The art of divination presents us with puzzling problems which I make no pretense to solve. A certain amount of communication goes on between diviners and non-human powers (whether living or otherwise or both). It is difficult to know exactly what this is: it might involve the diviner’s extra-sensory ability, it may involve spiritual agents, it might be telepathy, it might be sharpened human perception, or a combination of these possibilities.
—John Mbiti, African Religions and Philosophy
There are many forms of magical divination, but they all have one thing in common: supplementing conscious selection with unconscious selection or variety. Some magicians attribute the latter to spiritual agents (deities, angels, fairies, dæmons, ghosts, &c.), whereas others to the unconscious mind of the diviner herself.
Computers and computational media may be employed as sources or amplifiers of variety, e.g.:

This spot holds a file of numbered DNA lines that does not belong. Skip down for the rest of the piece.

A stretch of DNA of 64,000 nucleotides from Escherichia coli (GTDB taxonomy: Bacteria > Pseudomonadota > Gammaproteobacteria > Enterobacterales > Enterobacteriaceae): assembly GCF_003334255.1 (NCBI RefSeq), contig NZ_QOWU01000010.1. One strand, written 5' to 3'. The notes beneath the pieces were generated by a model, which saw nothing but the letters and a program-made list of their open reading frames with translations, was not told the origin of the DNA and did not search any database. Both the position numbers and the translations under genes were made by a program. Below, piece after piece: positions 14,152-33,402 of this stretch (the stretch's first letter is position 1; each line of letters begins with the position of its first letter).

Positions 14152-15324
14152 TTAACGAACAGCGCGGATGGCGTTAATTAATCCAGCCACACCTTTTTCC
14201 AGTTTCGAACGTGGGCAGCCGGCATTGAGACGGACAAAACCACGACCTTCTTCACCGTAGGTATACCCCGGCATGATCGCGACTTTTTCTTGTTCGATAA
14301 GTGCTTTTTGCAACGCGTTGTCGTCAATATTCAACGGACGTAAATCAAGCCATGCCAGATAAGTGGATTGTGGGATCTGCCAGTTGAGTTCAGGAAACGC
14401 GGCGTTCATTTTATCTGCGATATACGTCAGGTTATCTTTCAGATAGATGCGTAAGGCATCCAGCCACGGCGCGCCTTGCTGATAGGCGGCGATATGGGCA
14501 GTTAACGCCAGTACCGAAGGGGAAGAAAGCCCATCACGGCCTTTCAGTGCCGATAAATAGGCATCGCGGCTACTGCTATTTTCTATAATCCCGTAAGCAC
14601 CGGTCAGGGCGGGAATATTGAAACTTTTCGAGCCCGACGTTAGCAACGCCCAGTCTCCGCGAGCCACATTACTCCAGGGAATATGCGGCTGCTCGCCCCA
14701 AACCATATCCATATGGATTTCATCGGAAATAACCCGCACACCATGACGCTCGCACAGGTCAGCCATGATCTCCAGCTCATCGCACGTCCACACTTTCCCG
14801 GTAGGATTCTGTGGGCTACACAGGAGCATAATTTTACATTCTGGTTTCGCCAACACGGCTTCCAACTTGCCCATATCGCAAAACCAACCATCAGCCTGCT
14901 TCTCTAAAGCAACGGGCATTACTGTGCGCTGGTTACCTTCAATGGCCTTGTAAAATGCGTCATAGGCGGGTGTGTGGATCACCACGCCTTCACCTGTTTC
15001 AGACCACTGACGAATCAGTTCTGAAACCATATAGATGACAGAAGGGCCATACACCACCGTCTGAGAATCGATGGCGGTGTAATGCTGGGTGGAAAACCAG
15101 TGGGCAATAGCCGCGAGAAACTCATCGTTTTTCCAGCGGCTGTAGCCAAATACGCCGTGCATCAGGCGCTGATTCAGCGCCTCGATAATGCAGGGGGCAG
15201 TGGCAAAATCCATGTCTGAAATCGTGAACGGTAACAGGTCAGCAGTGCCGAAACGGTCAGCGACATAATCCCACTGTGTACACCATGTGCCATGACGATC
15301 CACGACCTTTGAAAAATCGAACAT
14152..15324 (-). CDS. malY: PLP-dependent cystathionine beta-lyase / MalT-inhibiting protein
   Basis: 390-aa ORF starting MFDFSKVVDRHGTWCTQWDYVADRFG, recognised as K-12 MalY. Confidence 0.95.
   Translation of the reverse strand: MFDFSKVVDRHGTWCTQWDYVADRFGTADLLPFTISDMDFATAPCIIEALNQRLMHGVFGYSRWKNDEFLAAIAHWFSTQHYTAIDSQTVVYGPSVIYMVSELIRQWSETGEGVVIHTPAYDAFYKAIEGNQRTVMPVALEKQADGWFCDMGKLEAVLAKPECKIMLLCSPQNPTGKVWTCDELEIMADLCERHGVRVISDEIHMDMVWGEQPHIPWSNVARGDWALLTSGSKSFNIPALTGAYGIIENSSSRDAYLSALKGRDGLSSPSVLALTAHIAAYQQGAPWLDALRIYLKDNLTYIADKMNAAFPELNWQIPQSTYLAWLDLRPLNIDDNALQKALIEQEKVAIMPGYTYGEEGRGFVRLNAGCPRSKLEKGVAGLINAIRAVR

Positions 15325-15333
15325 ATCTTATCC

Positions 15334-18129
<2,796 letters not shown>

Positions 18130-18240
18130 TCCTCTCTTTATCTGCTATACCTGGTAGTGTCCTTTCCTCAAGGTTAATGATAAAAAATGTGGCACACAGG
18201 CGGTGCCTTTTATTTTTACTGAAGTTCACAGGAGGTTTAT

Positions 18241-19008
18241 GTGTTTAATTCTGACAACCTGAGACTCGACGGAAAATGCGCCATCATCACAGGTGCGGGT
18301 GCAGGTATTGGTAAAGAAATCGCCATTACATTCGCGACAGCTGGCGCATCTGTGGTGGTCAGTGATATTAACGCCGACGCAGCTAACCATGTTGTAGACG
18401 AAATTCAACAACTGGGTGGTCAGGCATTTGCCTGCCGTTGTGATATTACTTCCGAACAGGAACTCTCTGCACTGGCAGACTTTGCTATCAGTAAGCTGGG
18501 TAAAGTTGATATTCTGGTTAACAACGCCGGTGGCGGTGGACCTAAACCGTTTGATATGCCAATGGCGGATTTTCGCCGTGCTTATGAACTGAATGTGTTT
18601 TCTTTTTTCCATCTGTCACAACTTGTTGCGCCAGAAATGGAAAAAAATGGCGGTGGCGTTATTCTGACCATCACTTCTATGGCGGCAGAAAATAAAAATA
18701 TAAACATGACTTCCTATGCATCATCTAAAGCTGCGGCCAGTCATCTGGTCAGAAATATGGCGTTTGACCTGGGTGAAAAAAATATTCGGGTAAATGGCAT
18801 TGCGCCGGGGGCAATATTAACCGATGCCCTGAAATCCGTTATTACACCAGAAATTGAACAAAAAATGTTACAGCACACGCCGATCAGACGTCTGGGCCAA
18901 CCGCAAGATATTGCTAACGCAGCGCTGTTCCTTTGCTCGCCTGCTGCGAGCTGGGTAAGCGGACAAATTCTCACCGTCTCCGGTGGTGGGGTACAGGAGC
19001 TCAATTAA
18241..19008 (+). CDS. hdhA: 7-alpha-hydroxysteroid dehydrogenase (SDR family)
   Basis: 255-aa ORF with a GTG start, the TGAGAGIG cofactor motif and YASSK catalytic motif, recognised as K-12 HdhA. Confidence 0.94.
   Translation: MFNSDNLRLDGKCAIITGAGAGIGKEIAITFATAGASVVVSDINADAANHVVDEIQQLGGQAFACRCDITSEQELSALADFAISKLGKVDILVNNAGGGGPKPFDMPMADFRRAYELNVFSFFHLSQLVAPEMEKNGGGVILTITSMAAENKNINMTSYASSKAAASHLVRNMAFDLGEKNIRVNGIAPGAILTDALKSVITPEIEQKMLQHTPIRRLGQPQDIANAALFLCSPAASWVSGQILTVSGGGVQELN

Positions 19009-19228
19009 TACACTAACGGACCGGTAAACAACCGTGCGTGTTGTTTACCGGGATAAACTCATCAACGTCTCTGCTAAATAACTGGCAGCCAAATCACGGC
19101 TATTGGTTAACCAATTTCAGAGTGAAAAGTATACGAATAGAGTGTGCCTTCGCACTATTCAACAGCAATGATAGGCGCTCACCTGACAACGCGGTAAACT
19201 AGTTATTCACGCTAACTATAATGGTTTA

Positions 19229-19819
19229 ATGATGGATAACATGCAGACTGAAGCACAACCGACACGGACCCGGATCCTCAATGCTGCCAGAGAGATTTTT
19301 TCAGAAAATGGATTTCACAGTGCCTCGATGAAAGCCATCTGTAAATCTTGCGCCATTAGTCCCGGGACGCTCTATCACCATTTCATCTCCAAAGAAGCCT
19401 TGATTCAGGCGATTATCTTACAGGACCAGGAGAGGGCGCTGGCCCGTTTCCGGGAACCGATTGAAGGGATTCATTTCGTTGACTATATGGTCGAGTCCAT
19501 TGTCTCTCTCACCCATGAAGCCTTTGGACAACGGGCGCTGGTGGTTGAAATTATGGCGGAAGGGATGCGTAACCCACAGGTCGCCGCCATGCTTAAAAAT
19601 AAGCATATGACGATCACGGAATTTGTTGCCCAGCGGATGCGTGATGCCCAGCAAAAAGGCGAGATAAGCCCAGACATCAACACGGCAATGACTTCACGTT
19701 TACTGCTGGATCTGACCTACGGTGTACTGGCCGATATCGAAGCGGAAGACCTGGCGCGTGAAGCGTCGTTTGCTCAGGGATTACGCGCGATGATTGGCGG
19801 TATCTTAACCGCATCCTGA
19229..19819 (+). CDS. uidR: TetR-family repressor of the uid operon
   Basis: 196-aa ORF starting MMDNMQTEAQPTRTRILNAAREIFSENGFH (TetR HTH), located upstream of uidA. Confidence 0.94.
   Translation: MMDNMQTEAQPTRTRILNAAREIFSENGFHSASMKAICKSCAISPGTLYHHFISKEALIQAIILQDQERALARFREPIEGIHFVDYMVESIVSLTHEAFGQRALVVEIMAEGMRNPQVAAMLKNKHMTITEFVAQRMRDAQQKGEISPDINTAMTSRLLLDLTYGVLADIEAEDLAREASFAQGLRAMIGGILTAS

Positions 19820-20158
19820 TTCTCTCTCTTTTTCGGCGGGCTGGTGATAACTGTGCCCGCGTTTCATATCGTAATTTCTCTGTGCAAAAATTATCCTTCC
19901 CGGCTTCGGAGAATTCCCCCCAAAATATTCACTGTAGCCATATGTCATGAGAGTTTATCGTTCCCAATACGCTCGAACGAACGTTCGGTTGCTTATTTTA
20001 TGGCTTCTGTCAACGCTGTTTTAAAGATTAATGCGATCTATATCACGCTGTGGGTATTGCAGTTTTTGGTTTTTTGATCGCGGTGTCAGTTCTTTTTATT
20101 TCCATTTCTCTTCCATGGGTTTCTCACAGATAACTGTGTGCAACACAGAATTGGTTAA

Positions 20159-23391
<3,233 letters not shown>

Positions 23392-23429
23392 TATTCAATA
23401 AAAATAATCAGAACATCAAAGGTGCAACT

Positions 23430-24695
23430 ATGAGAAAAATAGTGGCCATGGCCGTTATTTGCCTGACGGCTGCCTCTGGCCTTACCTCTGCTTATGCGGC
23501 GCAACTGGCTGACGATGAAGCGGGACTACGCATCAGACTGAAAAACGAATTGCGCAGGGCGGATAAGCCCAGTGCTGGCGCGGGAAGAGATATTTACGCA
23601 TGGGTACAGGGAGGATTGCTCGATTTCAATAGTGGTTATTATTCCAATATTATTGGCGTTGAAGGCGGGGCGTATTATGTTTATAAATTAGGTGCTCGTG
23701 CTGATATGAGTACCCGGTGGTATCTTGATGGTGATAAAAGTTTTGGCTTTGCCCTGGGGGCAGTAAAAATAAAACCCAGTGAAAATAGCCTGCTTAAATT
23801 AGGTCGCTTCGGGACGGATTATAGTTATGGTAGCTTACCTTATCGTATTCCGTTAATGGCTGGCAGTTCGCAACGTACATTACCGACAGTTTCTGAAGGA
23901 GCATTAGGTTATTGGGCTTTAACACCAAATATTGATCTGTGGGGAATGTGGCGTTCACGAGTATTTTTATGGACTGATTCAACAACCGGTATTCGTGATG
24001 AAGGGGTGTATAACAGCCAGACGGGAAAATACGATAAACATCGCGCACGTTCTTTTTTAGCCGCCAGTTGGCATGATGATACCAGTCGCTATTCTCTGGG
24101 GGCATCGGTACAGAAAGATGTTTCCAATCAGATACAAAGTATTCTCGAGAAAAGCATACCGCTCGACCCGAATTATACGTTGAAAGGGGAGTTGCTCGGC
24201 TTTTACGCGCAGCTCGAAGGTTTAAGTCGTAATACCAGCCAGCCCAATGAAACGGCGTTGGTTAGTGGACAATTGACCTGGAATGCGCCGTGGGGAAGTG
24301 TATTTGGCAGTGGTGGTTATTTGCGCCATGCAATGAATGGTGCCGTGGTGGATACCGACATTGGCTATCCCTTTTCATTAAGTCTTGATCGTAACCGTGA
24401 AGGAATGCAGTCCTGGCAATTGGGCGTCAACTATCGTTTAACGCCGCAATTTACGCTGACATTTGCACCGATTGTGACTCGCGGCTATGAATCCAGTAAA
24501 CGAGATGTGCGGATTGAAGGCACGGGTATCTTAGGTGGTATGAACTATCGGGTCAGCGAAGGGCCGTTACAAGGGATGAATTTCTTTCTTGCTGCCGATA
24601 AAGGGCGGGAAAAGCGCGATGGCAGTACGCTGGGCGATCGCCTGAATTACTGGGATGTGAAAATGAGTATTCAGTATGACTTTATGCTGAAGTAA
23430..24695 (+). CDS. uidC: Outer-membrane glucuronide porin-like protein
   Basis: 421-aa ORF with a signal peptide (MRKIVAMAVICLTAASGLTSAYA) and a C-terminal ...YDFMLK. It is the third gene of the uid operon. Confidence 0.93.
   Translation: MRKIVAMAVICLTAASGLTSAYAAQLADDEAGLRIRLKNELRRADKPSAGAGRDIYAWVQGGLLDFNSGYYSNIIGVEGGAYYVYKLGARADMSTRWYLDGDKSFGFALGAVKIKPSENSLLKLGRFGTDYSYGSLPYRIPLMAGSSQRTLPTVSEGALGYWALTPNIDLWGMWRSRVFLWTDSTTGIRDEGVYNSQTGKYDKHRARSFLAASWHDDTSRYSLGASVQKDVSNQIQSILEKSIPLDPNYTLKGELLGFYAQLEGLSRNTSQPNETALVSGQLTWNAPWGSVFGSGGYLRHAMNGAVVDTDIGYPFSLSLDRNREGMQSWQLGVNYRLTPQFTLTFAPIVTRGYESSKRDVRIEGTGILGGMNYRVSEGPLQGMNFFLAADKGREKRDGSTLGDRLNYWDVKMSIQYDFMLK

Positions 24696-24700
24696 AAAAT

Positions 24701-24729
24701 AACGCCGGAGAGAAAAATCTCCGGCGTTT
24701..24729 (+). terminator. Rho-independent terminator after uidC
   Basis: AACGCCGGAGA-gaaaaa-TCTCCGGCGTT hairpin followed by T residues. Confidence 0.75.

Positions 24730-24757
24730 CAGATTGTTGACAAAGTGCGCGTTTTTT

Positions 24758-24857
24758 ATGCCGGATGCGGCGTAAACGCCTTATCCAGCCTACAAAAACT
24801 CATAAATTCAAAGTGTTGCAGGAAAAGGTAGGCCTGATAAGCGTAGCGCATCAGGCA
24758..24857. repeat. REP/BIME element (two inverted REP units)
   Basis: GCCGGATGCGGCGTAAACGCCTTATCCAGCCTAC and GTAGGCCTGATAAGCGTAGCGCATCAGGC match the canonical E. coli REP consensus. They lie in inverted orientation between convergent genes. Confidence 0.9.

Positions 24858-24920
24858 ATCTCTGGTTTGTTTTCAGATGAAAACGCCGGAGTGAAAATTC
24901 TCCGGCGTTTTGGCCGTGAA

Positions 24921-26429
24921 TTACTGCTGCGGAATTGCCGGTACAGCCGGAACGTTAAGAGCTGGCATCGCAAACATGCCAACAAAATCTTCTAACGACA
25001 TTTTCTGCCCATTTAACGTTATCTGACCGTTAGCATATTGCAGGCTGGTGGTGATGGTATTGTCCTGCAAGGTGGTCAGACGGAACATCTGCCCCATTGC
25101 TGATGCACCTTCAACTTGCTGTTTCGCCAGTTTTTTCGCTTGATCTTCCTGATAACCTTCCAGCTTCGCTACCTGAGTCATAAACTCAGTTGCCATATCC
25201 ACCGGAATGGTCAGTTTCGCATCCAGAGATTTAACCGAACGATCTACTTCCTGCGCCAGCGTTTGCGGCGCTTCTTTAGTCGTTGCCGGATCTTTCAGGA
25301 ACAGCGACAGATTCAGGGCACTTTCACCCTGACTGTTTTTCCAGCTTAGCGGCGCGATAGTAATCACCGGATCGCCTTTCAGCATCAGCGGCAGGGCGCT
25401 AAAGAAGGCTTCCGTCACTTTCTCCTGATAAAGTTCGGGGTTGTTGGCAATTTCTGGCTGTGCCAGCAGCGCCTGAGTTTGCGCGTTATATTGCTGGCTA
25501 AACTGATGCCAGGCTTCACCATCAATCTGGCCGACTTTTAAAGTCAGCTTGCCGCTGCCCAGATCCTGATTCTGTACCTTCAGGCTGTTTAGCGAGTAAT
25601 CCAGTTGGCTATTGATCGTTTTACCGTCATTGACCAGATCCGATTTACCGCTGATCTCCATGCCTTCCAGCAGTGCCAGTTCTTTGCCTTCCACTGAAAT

- Sortilege methods where the computer pseudo/randomly selects or assists in the selection of one or more elements such as rune stones, Tarot cards, pages of a book, web pages, audio samples, &c.
- Scrying methods where the magician gazes into computer-generated imagery (or other media) until she sees (or hears, feels, &c.) a response to her query
- Computational fetishes that inform or inspire the magician with dreams or visions appropriate to her query
A computer could even simply provide a drum beat or other trance-inducing signal for the magician to spirit-journey or hedge-cross to.